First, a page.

- 2017;20;E979-E986Intravertebral Vacuum Cleft and Its Varied Locations within Osteoporotic Vertebral Compression Fractures: Effect on Therapeutic Efficacy
Weibo Yu, MM, Xiaobing Jiang, PhD, De Liang, MM, Zhensong Yao, MD, Ting Qiu, MB, Linqiang Ye, MD, Shuncong Zhang, MD, and Daxiang Jin, MD.
BACKGROUND: Previous studies have reported a high incidence of re-collapse of the augmented vertebrae after percutaneous vertebral augmentation (PVA) for osteoporotic vertebral compression fractures (OVCFs) with intravertebral vacuum cleft (IVC) during long-term follow-up. Previous IVC might be considered an important predisposing factor for re-collapse, but the prior studies could not find a significant correlation.
OBJECTIVE: To determine the incidence and distribution characteristics of IVCs and to further assess IVCs in their varied locations. To assess the long-term therapeutic efficacy of PVA for OVCFs with IVC.
STUDY DESIGN: A retrospective cohort study.
SETTING: Department of spinal surgery, an affiliated hospital of a medical university.
METHODS: A retrospective review was performed on 594 patients who underwent PVA to treat OVCFs from January 2010 to December 2013. Eighty-two patients with the IVC sign were enrolled in the study. The follow-up period was a minimum of 2 years. The difference between IVC and non-IVC patients was compared. Comparisons of the radiological and clinical findings at varied IVC locations were made pre-operatively and post-operatively (immediate, at one year, and at 2 years).
RESULTS: IVC incidence correlated with older patient age and severe demineralization. Other baseline parameters showed no significant differences. The rate of cement leakage and vertebral fracture was significantly lower in the IVC groups than in the non-IVC groups intraoperatively. There was no significant difference in the incidence of cement leakage or adjacent vertebral fractures between the 3 IVC groups. In the immediate postoperative period, all patients benefited from significant improvement in vertebral body height and kyphotic angle correction. However, significant re-collapse was observed at the 2-year post-operative follow-up for the IVC patients when compared to the non-IVC patients. Among the 3 IVC groups, the most severe re-collapse was observed with inferior endplate IVCs. Superior endplate IVCs and IVCs extending to both endplates demonstrated only mild re-collapse at the 2-year follow-up.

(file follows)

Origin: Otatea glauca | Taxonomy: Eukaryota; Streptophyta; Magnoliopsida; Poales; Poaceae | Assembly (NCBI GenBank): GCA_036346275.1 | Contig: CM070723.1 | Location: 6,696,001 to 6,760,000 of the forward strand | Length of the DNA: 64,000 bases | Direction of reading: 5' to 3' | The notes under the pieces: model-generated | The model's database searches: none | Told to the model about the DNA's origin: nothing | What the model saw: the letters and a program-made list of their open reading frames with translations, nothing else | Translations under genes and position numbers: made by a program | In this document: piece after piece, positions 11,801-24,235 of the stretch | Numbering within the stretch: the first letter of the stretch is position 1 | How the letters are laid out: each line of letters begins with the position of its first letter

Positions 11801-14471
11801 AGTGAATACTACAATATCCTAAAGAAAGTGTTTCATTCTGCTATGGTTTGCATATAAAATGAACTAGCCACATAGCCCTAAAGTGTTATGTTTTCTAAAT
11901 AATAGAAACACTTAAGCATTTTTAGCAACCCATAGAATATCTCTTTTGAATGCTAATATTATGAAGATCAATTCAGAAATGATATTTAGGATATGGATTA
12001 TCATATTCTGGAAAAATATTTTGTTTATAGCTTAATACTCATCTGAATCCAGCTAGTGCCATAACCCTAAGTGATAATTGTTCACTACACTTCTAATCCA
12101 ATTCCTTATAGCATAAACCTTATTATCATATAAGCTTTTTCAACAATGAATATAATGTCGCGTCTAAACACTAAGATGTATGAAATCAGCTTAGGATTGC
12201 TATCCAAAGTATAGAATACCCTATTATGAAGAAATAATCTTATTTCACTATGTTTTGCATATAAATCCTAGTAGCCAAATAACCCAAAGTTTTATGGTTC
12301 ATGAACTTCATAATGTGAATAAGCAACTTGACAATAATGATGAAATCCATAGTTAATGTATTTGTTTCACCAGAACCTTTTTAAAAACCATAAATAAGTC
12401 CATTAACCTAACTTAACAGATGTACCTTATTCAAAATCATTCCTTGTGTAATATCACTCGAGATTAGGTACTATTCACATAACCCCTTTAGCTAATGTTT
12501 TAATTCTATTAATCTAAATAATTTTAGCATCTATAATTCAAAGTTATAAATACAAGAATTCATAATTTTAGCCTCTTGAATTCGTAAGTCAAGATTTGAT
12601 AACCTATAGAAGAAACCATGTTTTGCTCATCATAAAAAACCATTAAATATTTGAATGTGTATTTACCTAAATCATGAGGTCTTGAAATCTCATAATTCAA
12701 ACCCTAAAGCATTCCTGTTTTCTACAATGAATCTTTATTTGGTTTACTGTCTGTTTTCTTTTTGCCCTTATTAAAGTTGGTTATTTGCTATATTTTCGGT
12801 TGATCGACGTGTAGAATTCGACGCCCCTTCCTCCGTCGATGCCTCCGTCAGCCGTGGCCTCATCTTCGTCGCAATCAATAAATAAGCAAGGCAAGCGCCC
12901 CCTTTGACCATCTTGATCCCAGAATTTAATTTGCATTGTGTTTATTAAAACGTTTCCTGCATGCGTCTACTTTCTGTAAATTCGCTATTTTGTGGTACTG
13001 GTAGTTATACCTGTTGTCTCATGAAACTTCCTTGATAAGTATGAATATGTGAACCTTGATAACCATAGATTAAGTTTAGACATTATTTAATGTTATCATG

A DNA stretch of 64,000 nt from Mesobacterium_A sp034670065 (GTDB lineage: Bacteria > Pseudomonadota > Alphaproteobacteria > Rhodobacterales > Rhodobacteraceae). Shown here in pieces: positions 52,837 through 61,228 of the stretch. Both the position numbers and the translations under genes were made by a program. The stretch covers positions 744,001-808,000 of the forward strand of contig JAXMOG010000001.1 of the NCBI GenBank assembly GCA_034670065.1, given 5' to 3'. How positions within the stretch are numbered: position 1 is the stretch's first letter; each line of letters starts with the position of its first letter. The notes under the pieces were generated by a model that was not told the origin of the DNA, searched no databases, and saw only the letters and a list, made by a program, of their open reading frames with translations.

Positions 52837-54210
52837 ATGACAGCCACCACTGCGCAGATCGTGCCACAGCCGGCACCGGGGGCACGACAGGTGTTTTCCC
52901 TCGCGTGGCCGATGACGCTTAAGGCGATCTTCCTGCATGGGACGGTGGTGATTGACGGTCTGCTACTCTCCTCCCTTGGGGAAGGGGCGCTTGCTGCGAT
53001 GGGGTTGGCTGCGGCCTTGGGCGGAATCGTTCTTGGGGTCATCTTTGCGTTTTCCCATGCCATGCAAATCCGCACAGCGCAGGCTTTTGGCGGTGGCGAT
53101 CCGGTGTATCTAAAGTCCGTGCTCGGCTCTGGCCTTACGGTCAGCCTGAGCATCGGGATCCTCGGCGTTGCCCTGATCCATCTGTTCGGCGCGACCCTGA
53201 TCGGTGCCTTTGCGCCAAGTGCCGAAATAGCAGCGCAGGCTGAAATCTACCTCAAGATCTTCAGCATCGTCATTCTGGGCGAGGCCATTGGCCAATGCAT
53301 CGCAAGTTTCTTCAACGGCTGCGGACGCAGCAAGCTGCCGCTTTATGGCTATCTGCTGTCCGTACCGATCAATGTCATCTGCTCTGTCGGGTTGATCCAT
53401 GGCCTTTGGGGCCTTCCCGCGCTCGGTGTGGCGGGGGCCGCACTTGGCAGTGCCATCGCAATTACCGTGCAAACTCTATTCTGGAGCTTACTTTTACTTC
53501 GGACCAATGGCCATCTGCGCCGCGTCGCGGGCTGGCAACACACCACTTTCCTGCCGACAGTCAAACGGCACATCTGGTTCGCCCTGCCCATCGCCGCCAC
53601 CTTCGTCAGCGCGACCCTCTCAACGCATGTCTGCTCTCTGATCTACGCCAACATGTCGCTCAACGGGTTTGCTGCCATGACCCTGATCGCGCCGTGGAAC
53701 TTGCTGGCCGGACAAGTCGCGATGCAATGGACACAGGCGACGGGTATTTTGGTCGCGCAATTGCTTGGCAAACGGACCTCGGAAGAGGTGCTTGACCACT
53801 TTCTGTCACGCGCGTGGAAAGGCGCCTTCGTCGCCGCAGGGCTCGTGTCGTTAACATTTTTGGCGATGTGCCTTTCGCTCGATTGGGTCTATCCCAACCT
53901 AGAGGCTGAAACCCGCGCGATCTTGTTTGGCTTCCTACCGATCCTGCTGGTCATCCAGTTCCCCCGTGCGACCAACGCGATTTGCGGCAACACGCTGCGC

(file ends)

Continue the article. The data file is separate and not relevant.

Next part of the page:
LIMITATION: Due to the infrequency of this process, the number of patients with IVCs was small.
CONCLUSION: PVA treatment was initially effective in all patients with OVCFs. However, significant re-collapse of the augmented vertebrae with IVCs, especially those with inferior endplate IVCs, was found with long-term follow-up.
Key words: Intravertebral vacuum cleft, percutaneous vertebral augmentation, osteoporotic vertebral compression fractures, affected vertebrae, augmented vertebrae